What comes to your mind when you think of an angry man? Powerful? Intimidating? Persuasive? How about an angry woman? Emotional? Hysterical? Bitchy? Anger is one of those emotions that can be challenging to express. It also appears to have a large divide in gender socialization.
Arizona State University and the University of Chicago conducted a study to assess how people perceive anger in women versus anger in men. They had 210 undergraduate students participate in a computerized mock-jury simulation with five other “jurors”. In the scenario, one of the jurors (either male or female), called the “holdout”, would disagree with the participant’s opinion while the other four would agree. When the male holdouts expressed anger in the online conversation, the research participant showed less confidence in his or her opinion. However, when the female holdouts expressed anger, the participant became significantly more confident in his or her opinion. This happened even though the male and female holdouts made identical arguments.
According to Salerno and Peter-Hagene (2015), these findings suggest that expressing anger can lead men to gain influence over others but lead women to lose influence. It is unclear why people perceive anger differently in men and women, but it is clear that there is a difference to the disadvantage of women.
Sandra Thomas, researcher at University of Tennessee-Knoxville, spent 15 years studying women’s anger among Caucasian and African American women in the U.S., as well as women in Turkey and France, and asked the following questions.
What Makes Women Angry?
Thomas (2010) found that most women’s anger was related to “interpersonal interactions in which others deny women power or resources, treat them unjustly or behave irresponsibly toward them”.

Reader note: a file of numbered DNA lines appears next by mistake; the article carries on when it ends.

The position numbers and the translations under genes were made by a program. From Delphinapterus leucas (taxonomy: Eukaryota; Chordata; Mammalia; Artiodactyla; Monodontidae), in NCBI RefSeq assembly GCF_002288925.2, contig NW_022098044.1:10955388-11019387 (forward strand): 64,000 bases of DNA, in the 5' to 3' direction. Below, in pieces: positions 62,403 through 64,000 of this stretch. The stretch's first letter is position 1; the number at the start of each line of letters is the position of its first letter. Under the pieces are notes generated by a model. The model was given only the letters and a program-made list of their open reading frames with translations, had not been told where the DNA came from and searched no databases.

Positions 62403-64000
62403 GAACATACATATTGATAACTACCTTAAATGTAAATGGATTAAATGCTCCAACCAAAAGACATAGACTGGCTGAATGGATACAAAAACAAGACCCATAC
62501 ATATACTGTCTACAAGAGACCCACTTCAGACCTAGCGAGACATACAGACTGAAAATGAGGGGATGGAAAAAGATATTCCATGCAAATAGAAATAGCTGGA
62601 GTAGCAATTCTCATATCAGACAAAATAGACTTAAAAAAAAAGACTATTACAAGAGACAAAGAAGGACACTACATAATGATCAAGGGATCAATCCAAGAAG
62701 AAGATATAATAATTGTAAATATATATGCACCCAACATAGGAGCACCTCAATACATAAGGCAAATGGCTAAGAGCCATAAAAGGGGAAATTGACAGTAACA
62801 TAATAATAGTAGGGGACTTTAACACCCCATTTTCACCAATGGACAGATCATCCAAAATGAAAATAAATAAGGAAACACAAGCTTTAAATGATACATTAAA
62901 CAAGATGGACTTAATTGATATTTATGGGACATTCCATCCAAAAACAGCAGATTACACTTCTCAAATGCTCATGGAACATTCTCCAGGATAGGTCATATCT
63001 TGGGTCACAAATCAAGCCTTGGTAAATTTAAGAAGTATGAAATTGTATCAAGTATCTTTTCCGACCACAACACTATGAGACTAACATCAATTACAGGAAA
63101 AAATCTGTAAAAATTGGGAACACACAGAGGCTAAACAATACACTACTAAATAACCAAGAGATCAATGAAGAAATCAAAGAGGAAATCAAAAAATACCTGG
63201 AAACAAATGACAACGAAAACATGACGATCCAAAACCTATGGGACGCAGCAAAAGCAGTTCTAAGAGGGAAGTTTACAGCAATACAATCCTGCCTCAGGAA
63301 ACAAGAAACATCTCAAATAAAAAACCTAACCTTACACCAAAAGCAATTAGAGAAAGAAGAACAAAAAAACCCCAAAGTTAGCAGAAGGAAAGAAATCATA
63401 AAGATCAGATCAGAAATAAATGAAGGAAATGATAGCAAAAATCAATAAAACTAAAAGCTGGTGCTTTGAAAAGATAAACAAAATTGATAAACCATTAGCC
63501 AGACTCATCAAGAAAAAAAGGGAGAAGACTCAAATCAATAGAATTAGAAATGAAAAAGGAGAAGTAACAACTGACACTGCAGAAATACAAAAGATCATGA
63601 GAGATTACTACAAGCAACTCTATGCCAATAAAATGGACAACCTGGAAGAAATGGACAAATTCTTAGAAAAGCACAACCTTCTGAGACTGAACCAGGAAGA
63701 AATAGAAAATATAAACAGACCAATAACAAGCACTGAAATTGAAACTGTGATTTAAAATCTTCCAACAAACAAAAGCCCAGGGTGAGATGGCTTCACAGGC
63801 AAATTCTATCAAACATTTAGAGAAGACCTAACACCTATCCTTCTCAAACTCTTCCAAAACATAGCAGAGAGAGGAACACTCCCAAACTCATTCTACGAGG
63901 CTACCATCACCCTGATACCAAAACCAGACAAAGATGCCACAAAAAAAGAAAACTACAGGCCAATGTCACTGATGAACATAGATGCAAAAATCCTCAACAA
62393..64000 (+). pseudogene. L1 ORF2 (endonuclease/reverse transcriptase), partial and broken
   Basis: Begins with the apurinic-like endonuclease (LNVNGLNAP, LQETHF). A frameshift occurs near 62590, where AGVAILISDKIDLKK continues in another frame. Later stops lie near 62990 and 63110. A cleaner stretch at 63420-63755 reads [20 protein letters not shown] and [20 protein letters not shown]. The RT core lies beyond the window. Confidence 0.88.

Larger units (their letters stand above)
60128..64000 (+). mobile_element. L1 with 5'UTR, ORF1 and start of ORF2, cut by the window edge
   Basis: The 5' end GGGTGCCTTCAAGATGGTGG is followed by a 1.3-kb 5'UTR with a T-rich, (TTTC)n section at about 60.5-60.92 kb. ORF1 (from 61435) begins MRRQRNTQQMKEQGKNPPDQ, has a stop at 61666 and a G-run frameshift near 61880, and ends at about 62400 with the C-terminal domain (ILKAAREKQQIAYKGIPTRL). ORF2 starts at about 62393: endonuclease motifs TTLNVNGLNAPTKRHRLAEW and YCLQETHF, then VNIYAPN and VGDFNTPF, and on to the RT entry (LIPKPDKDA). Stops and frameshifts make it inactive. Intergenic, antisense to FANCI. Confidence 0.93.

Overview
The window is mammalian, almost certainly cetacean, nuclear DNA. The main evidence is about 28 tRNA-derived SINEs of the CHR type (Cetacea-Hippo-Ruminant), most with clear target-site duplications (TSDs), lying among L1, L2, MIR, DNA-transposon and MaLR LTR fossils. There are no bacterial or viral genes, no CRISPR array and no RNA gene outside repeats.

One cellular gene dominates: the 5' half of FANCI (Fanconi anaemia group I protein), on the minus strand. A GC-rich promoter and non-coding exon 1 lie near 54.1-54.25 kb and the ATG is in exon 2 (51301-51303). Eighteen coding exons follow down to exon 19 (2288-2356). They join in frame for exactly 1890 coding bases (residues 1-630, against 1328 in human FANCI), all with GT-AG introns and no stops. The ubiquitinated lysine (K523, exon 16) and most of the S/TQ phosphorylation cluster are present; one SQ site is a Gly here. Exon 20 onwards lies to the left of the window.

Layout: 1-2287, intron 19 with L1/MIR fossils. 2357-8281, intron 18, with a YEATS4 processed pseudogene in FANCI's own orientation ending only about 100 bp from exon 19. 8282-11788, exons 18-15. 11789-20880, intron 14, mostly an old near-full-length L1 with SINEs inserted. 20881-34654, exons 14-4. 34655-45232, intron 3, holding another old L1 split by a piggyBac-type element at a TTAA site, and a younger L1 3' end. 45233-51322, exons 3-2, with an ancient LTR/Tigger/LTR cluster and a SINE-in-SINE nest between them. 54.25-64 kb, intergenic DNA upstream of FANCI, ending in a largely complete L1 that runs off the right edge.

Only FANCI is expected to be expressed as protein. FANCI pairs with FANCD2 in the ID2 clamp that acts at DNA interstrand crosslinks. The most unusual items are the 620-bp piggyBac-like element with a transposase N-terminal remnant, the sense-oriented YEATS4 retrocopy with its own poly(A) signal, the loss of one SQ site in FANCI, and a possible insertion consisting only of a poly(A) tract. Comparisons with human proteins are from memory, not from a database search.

How is Anger Experienced for Women?
The women in Thomas’s study expressed that anger is a confusing mix of feelings, and deeply connected with hurt, sadness and disillusionment. The women wanted – they wanted the people they cared about to show the same care for them.
(How) Do Women Express Anger?
Thomas found that only 9% of women reported that they would express anger to the person making them angry. Instead, the women would ruminate on their anger, leading to more resentment. It is not surprising, then, that few participants reported having female role models who expressed anger in healthy ways.
Salerno and Peter-Hagene’s study as well as Thomas’s 15 years of research suggest a need for both the broader society as well as women specifically to gain a deeper understanding and appreciation of anger.
A New Way of Looking at Anger
Karla McLaren, author and researcher, says that, when we work with anger, it can be our ally and help us become more authentically ourselves. She writes that anger’s job is like an “honorable sentry” who helps set effective interpersonal boundaries and maintain a sense of justice for yourself and for others. According to McLaren, suppressing anger leads to poorly defined boundaries between yourself and others. On the other hand, unhealthy anger expression, such as “exploding”, can lead to damaging relationships with others. She recommends taking a middle path called “channeling”, which means slowing down to listen to your emotions and then “completing the actions your emotions require so that they can recede naturally and gracefully”.
When you notice anger rising after being insulted or receiving unfair treatment, the questions McLaren suggests asking yourself are “what must be protected?” and “what must be restored?”
How you answer those questions will give you the information you need to act in a way that is empathic and authentic.
Supervised by Amy Fuller, PhD, LMFT-S